104-year old Australian academic David Goodall wants to die — and Switzerland is ready to help

BERLIN — From the outside, one would assume 104-year old David Goodall is a very lucky man. Renowned for his academic achievements across Australia, he has lived a mostly quiet life in Perth, western Australia, in recent years. Except now he wants it to end — on his terms.

Virtually overnight, Goodall has begun to dominate headlines across the world and it’ll culminate next week, after the 104-year old ends his life through assisted dying in Switzerland.

Goodall started his trip from Australia to Europe on Thursday, a right-to-die activist who is accompanying the scientist said. Despite the global attention his trip is causing and the illegality of his plans in Australia, officials allowed Goodall to leave the country.

“I am 104 years old so I haven’t got much time left anyway … I might as well not have it (my health) getting worse and worse, making me unhappy as it goes,” Goodall told Australia’s ABC channel.

“I’m sorry that I have to travel to Switzerland in order to execute it,” he said.

So, why have Swiss lawmakers been willing to turn their country into a hub for citizens and foreigners like Goodall who are willing to die? Well, they haven’t. The difference to Australia and most other countries that prohibit assisted dying is that there are no explicit rules in Switzerland to regulate the industry.

Just like anywhere else, assisted dying is controversial in the country in the middle of Alps and this has prevented successive governments from being able to reach consensus on more comprehensive legislation.

Some of the strongest criticism has come from Swiss church officials who argue that assisted dying contradicts Christian values. Other critics fear that pensioners may see themselves pressured to commit suicide in order not to be a burden to others in their final life stages.

While Swiss doctors are not allowed to kill patients themselves, they are able to provide them with lethal drugs without having to fear legal consequences. If a patient wants to end his or her own life, doctors need to make sure that the decision is well-grounded and was made without external pressure.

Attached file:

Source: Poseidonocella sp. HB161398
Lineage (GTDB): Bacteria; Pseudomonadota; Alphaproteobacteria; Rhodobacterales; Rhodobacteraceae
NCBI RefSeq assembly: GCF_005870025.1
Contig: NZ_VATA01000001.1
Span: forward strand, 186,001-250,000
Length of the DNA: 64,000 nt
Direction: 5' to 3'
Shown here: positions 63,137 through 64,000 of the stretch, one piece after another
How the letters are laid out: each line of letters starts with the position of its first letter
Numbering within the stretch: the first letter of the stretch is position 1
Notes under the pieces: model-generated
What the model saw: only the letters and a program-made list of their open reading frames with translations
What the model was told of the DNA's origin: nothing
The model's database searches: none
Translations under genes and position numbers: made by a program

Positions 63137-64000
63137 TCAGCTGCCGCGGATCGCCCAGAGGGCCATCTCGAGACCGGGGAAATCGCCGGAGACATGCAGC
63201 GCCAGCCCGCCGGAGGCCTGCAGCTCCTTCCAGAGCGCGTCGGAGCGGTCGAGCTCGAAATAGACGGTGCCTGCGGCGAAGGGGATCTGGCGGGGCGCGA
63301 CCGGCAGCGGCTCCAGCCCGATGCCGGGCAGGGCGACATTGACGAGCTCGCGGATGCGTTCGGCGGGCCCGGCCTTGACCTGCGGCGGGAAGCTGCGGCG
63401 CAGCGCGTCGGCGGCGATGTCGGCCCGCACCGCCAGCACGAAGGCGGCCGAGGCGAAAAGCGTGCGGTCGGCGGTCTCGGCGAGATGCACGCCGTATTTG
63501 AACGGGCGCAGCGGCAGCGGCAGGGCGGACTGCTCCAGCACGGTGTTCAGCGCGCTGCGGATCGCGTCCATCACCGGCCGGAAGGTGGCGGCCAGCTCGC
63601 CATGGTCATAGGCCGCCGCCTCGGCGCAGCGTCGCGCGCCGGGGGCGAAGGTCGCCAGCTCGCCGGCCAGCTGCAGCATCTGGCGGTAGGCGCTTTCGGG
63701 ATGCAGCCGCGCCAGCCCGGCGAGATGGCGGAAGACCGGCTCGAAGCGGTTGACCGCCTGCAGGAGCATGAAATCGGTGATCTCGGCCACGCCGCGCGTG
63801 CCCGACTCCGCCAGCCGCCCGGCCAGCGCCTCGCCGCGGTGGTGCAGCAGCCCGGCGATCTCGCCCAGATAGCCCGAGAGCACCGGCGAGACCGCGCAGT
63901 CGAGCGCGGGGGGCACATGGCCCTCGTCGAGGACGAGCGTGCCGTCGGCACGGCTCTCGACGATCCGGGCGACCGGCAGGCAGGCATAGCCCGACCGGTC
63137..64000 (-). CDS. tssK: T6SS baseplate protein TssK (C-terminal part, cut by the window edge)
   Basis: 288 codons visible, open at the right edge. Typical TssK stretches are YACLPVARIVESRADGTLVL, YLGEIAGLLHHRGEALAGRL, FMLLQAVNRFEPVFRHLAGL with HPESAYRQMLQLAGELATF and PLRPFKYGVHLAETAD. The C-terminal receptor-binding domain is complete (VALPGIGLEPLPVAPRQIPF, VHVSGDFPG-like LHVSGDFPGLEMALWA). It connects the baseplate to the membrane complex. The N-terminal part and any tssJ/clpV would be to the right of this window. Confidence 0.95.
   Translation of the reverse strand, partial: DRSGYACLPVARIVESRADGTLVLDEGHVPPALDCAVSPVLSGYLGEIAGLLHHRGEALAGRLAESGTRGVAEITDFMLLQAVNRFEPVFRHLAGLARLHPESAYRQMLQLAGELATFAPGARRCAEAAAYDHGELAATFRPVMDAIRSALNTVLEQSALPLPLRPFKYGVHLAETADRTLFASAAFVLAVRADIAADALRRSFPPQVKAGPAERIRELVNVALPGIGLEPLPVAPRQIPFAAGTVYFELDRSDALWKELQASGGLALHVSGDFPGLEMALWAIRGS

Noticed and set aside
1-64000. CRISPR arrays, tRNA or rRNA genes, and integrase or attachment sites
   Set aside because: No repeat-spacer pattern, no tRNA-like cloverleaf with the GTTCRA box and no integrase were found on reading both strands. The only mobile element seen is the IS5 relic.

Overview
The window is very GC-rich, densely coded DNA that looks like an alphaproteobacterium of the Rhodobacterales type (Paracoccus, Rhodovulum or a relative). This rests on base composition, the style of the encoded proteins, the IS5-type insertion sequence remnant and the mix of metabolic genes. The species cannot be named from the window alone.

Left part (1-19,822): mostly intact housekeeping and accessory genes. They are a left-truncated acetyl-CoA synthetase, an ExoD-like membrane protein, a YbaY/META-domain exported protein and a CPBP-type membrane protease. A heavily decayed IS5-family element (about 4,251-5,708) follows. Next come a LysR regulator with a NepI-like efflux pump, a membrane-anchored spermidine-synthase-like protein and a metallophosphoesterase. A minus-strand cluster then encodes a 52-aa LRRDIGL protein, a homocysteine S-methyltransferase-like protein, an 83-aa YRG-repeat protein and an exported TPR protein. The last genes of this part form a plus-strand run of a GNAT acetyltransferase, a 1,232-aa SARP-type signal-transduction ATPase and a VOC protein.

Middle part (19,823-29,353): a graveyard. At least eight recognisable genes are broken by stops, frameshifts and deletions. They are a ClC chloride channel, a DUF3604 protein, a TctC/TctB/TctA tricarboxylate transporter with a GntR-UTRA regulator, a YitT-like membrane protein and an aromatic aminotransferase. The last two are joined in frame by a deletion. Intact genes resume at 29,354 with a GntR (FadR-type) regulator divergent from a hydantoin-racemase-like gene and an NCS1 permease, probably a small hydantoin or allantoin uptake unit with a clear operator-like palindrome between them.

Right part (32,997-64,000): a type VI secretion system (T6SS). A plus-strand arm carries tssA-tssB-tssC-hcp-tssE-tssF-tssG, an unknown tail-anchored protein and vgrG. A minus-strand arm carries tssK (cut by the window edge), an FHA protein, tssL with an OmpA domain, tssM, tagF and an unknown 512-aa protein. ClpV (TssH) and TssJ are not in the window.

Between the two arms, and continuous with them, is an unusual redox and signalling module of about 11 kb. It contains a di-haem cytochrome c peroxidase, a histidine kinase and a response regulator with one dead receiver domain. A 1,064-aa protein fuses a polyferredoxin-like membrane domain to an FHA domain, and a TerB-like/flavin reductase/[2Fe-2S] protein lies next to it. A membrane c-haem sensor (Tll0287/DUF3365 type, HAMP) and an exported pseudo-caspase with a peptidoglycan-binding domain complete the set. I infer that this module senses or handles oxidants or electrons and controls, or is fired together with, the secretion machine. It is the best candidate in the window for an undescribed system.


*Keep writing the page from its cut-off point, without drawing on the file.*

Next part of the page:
It’s a decision an increasing number of people are deciding to make. Even though assisted dying has been legal there for decades, only up to 200 individuals a year decided to end their lives that way in the early 2000s. By 2015, that number had risen to about 1,000 every year.

Many suffer from terminal or incurable illnesses, which is also a valid reason for seeking assisted suicide in some other nations, including Belgium and the Netherlands that have an even more liberal stance.

Most patients from abroad who come to Switzerland to end their lives are from Germany, followed by Britain, France, Italy and the United States.

But rising interest may also be connected with Switzerland’s own demographic change — an increasingly aging society — and European governments’ inability to confront some of the issues that affect the elderly most severely, including loneliness. As a result, today’s generation of pensioners has become significantly more open to assisted dying, which is reflected in a spike in membership applications to euthanasia or assisted suicide organizations.

It’s not just hundreds who have signed up to support such organizations in Europe or to prepare their own deaths — it’s hundreds of thousands.

Support for euthanasia is also on the rise elsewhere, including in Australia where the state of Victoria recently passed a bill to legalize assisted dying. It will take effect in summer 2019 — too late for Goodall.

Read more: 

A scientist just turned 104. His birthday wish is to die.

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